This is a sign the domestic economy has fallen into a deeper slump than last year, experts say, as monthly unemployment pay never exceeded 400 billion won last year. After first surpassing 400.9 billion won in March, the government’s spending on unemployment pay rose for the second straight month.

According to data compiled by the Korea Employment Information Service, 19.1 million people in their 20s received unemployment pay in March, higher than 18.5 million in March 2014 and 18.2 million in the same month in 2013.

The numbers of recipients in their 30s also steadily rose over the past three years, from 27.3 million in March 2013 and 27.4 million in 2014 to 27.7 million in March this year.

Numbers of older recipients in their 40s, 50s and 60s rose at the fastest pace, as the government since last year started providing unemployment pay for people hired before they turned 65.

However, even excluding those recipients, the rising number of people in their 40s and 50s means that the numbers of involuntary dismissals have also risen.

The Employment Ministry explained that this is not necessarily a sign of a worsening domestic economy, because the amount of unemployment pay is determined annually depending on the minimum wage, which rises each year.

“Right after the global financial crisis, unemployment pay reached a record high, because there were way more applicants due to mass layoffs despite the payment cap being way lower than now,” said Kim Gyu-seong, an Employment Ministry official. “This year, overall unemployment pay that each recipient got increased compared to after the global financial crisis.”

Employment Minister Lee Ki-kweon recently implied a possibility that the ministry may extend the maximum period of unemployment benefits, from three months to four months.

But despite Finance Minister Choi Kyung-hwan’s ambitious stimulus policies, the latest data showed sluggish consumption and production in the country.

In March, consumption dropped 0.6 percent from a month earlier, while investment on new facilities fell 3.9 percent. Production in overall industries also plummeted 0.6 percent month-on-month, including 0.4 percent in mining and manufacturing.

Particularly, the average operation rate in the manufacturing industry posted 73.6 percent, the lowest-ever record since May 2009.

In the midst of a sluggish domestic economy, the strengthened won against other foreign currencies is worsening the conditions for an export-driven Korean economy.

On Tuesday, the Japanese yen’s value against the Korean won slipped below the 900 won mark for the first time in seven years and two months.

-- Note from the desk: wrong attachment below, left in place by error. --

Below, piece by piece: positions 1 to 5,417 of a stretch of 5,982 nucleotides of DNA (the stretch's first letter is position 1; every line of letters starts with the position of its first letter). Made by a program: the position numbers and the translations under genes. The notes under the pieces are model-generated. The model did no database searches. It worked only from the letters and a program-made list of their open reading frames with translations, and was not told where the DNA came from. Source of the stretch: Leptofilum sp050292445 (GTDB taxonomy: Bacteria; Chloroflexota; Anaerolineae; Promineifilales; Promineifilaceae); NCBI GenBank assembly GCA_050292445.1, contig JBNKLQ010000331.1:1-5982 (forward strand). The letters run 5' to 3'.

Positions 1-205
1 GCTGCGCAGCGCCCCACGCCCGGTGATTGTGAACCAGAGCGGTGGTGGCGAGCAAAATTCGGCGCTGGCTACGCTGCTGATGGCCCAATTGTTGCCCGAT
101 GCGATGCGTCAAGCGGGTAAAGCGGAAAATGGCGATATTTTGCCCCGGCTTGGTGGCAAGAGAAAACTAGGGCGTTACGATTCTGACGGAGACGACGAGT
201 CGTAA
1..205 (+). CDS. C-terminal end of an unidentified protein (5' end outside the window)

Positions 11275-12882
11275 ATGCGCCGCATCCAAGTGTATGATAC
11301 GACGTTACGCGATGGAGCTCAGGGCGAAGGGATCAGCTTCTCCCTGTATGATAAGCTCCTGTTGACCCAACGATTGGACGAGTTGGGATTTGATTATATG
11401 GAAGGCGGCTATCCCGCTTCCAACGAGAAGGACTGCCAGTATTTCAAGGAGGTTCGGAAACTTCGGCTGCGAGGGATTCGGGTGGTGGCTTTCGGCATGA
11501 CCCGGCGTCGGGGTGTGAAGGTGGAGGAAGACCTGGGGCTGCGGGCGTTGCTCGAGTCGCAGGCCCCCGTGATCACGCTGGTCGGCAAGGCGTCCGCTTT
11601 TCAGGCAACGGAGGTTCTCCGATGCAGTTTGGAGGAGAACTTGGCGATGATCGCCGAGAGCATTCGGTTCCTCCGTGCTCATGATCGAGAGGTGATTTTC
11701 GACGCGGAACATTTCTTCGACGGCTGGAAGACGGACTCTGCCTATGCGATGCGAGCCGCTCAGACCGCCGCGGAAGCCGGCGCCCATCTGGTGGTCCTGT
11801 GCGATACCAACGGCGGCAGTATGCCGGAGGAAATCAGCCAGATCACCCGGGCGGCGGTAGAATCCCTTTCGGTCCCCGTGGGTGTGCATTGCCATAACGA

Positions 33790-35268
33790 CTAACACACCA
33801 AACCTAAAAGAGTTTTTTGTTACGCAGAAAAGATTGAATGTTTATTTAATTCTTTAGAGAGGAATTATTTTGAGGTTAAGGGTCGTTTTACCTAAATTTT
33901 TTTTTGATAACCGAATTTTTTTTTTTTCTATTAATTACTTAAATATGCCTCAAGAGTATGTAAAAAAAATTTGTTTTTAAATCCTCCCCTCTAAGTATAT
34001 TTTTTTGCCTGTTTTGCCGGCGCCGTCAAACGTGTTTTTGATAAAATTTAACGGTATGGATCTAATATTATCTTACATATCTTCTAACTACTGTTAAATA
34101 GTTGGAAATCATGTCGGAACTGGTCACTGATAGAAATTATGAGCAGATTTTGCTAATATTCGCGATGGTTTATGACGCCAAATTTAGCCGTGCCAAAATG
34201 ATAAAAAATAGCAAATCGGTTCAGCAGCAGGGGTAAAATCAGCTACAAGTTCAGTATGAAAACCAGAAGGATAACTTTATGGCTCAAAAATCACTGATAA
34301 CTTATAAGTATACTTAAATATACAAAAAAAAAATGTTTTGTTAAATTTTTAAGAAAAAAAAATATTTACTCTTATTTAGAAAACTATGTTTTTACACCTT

Although it managed to rebound above the 900-won level, closing at 904.44 won on Thursday, concerns are mounting that a weak yen would erode price competition for Korean exporters against their Japanese rivals, particularly in the automobile, machinery and IT sectors.

The U.S. Federal Reserve’s Federal Open Market Committee announced its decision on Wednesday to leave interest rates at zero, citing slow U.S. economic growth.

“The Committee today reaffirmed its view that the current 0 to 1/4 percent target range for the federal funds rate remains appropriate,” the committee said in a statement. “Economic growth slowed during the winter months, in part reflecting transitory factors.”

Speculation has surfaced that the Korean government could downgrade its economic growth outlook for 2015 in its next announcement in June from 3.8 percent in its previous forecast, which was announced in December.

Finance Minister Choi said Monday in a meeting with ministry officials that he believed the economy was on the brink of rebounding, though some analysts have said the Korean government’s targeted outlook is too rosy, given the latest gloomy data on the economy.

The Bank of Korea cut economic anticipation to 3.1 percent in April, from its former outlook of 3.4 percent. The International Monetary Fund also trimmed its forecast, to 3.4 percent from 3.7 percent.

Slow economic growth has also led to concerns that the Finance Ministry will face a shortage in tax revenue.

“Deflation is already under way and deepening in Korea,” said Sung Tae-yoon, an economics professor at Yonsei University. “A slump in consumption, production and investment leads to a decrease in exports and imports, worsening the real economy in the midst of a weak yen and U.S. dollar against Korean won.

“The government should abandon its rosy outlooks and outline some preemptive policies, like additionally lowering interest rates.”

BY KIM HEE-JIN AND KIM JI-YOON [kim.heejin@joongang.co.kr]